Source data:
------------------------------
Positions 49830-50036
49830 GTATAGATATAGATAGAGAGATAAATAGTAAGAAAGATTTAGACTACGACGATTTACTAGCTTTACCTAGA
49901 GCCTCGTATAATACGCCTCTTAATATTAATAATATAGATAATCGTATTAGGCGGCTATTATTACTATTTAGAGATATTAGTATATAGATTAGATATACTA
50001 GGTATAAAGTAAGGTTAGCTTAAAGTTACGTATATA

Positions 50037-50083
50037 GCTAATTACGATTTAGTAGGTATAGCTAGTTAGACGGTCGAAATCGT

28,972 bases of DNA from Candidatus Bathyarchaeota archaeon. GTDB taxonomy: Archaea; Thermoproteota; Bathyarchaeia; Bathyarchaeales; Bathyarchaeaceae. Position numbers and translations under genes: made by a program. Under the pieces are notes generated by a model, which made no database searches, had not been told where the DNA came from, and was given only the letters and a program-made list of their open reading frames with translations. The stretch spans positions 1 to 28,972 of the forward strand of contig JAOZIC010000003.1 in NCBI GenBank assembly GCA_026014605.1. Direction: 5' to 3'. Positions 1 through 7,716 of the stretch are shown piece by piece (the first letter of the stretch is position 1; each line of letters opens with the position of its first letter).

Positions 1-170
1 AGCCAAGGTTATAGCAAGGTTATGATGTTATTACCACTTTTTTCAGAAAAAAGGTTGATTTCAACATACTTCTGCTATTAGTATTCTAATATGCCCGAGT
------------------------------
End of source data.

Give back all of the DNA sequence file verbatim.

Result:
Positions 49830-50036
49830 GTATAGATATAGATAGAGAGATAAATAGTAAGAAAGATTTAGACTACGACGATTTACTAGCTTTACCTAGA
49901 GCCTCGTATAATACGCCTCTTAATATTAATAATATAGATAATCGTATTAGGCGGCTATTATTACTATTTAGAGATATTAGTATATAGATTAGATATACTA
50001 GGTATAAAGTAAGGTTAGCTTAAAGTTACGTATATA

Positions 50037-50083
50037 GCTAATTACGATTTAGTAGGTATAGCTAGTTAGACGGTCGAAATCGT

28,972 bases of DNA from Candidatus Bathyarchaeota archaeon. GTDB taxonomy: Archaea; Thermoproteota; Bathyarchaeia; Bathyarchaeales; Bathyarchaeaceae. Position numbers and translations under genes: made by a program. Under the pieces are notes generated by a model, which made no database searches, had not been told where the DNA came from, and was given only the letters and a program-made list of their open reading frames with translations. The stretch spans positions 1 to 28,972 of the forward strand of contig JAOZIC010000003.1 in NCBI GenBank assembly GCA_026014605.1. Direction: 5' to 3'. Positions 1 through 7,716 of the stretch are shown piece by piece (the first letter of the stretch is position 1; each line of letters opens with the position of its first letter).

Positions 1-170
1 AGCCAAGGTTATAGCAAGGTTATGATGTTATTACCACTTTTTTCAGAAAAAAGGTTGATTTCAACATACTTCTGCTATTAGTATTCTAATATGCCCGAGT